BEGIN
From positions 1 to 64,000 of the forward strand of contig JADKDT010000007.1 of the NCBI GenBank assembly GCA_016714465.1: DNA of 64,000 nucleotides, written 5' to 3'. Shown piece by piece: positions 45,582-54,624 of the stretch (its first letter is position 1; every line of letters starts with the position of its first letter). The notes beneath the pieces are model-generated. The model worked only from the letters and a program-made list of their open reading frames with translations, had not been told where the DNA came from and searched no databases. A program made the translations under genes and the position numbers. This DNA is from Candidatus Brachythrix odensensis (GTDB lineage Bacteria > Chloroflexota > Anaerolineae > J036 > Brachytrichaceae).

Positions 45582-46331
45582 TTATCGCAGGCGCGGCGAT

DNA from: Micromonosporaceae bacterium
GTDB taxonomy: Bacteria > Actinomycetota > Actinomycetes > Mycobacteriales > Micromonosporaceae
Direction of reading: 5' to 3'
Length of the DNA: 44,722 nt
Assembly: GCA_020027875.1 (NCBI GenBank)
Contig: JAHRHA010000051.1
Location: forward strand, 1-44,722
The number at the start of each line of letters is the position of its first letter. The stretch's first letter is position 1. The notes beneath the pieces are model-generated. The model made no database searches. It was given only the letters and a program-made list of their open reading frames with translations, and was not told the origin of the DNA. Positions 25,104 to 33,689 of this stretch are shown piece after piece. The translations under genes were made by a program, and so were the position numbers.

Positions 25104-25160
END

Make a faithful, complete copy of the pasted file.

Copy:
From positions 1 to 64,000 of the forward strand of contig JADKDT010000007.1 of the NCBI GenBank assembly GCA_016714465.1: DNA of 64,000 nucleotides, written 5' to 3'. Shown piece by piece: positions 45,582-54,624 of the stretch (its first letter is position 1; every line of letters starts with the position of its first letter). The notes beneath the pieces are model-generated. The model worked only from the letters and a program-made list of their open reading frames with translations, had not been told where the DNA came from and searched no databases. A program made the translations under genes and the position numbers. This DNA is from Candidatus Brachythrix odensensis (GTDB lineage Bacteria > Chloroflexota > Anaerolineae > J036 > Brachytrichaceae).

Positions 45582-46331
45582 TTATCGCAGGCGCGGCGAT

DNA from: Micromonosporaceae bacterium
GTDB taxonomy: Bacteria > Actinomycetota > Actinomycetes > Mycobacteriales > Micromonosporaceae
Direction of reading: 5' to 3'
Length of the DNA: 44,722 nt
Assembly: GCA_020027875.1 (NCBI GenBank)
Contig: JAHRHA010000051.1
Location: forward strand, 1-44,722
The number at the start of each line of letters is the position of its first letter. The stretch's first letter is position 1. The notes beneath the pieces are model-generated. The model made no database searches. It was given only the letters and a program-made list of their open reading frames with translations, and was not told the origin of the DNA. Positions 25,104 to 33,689 of this stretch are shown piece after piece. The translations under genes were made by a program, and so were the position numbers.

Positions 25104-25160